Have you ever declined an invitation to a party because you were afraid you wouldn’t know anyone there? Would you avoid or delay asking your boss for a raise or telling her that she is wrong about something? These instant reflexes are our reactions to the memories of fear.
We may not experience the full effect of the fear, but this reflex reaction has the same effect of causing us to evade and avoid, and in that way the fear controls us.
So, how can we keep fear from controlling our lives? Here are some simple ideas:
1. Stay in the moment. No matter how experienced I get, my ability to predict the future has not improved. Yet I worry about the future as if I know what it will be. If I stay in the moment, and when I feel anxious, look around to assess whether or not I am having a problem in this very moment - right now, I usually find I am not. Therefore, I must continue to redirect my mind back to the moment. This takes a lot of practice given my learned habit of feeling anxious about the future. So far, all of the worst-case scenarios I ever worried about have not come true.
2. Let others in. A great man once told me “if you want to help someone, tell them the truth.” You can also help yourself by telling others the truth about what is going on with you, or even asking for help. Find someone you trust and who has your best interest at heart, and then honestly share your fears with that person. Simply getting the fear out in the open and out of your own mind helps it to become more right-sized and manageable. Then be willing to accept honest input from those same people. Get over your fear of ego-death by having the courage to let your guard down with the right people. You will find that a problem shared is a burden halved. You will also gain much deeper and abiding friendships and relationships with others.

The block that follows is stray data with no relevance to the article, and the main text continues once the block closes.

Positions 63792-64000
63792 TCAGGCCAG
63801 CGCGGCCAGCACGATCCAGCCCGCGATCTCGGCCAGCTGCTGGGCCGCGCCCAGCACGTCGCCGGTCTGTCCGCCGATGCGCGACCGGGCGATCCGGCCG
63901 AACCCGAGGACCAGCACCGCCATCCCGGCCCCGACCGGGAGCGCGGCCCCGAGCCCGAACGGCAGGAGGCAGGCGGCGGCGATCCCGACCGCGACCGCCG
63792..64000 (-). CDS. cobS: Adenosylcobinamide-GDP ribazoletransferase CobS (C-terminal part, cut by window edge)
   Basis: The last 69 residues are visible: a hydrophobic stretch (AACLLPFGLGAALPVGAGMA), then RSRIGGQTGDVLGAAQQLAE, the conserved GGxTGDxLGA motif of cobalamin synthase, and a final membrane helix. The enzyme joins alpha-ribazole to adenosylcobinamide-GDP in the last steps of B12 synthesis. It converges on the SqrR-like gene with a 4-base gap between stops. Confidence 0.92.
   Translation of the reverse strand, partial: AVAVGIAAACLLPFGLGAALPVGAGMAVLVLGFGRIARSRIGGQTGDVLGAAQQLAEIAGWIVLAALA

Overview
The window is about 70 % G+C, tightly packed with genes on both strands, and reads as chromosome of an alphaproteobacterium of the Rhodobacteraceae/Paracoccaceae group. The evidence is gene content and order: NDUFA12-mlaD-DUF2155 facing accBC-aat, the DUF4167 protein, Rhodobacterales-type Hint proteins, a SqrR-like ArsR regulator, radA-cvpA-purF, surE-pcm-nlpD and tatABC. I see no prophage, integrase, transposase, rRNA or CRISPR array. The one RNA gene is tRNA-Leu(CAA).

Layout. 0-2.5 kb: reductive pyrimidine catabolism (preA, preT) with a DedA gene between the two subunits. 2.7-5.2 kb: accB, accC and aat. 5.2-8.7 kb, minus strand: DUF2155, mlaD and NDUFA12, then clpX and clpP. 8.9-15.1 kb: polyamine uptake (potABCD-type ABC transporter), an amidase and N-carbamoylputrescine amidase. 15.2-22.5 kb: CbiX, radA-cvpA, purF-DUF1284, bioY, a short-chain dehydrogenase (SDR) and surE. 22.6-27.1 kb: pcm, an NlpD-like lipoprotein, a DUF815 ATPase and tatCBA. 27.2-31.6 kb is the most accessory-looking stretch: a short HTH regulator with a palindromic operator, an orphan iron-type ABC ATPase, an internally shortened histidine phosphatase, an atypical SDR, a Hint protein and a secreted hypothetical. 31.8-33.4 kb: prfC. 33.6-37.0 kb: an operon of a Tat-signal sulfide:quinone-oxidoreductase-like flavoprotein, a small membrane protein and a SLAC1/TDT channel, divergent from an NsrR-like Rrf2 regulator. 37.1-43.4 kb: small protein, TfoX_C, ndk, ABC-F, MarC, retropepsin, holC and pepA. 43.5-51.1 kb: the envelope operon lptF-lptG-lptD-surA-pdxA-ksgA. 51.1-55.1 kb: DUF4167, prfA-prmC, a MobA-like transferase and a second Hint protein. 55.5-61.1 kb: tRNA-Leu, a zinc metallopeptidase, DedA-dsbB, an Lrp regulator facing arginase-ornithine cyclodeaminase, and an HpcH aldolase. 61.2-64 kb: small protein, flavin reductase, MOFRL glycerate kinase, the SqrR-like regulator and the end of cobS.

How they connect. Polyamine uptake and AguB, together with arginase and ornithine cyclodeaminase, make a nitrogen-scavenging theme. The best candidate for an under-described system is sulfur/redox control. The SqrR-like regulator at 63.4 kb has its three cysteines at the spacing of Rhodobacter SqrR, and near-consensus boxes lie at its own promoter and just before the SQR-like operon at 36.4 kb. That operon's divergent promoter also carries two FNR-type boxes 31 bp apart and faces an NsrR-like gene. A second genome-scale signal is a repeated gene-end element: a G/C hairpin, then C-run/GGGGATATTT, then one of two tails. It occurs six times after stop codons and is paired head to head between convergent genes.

3. Schedule your worry time. I know, this sounds crazy but it works. Let’s say I have a project due at work and I am walking around feeling a general anxiety about the looming due date. I am spending adequate time working on the project, but when I am not working on it, I am worrying about it. This prevents me from feeling any peace of mind or being able to focus on other things such as my wife, kids, exercising, etc. If I schedule my worry time, then I know I’ve accounted for it on the schedule and whenever I start to worry, I remind myself that now is not the time I am supposed to worry about that, so I will wait until the scheduled time. This really works, but only if you actually schedule the time. I suggest starting with a solid 15 minutes of worry time – 30 minutes if you are really worried.
Understanding the nature of fear is a great advantage in reducing its control over our lives. However, like anything, it takes daily practice. Keep practicing and then teach others. Make it safe for others to confide in you honestly. A life with little to no fear is possible, but requires work. May you have the honesty and courage to confess (and schedule) your fear.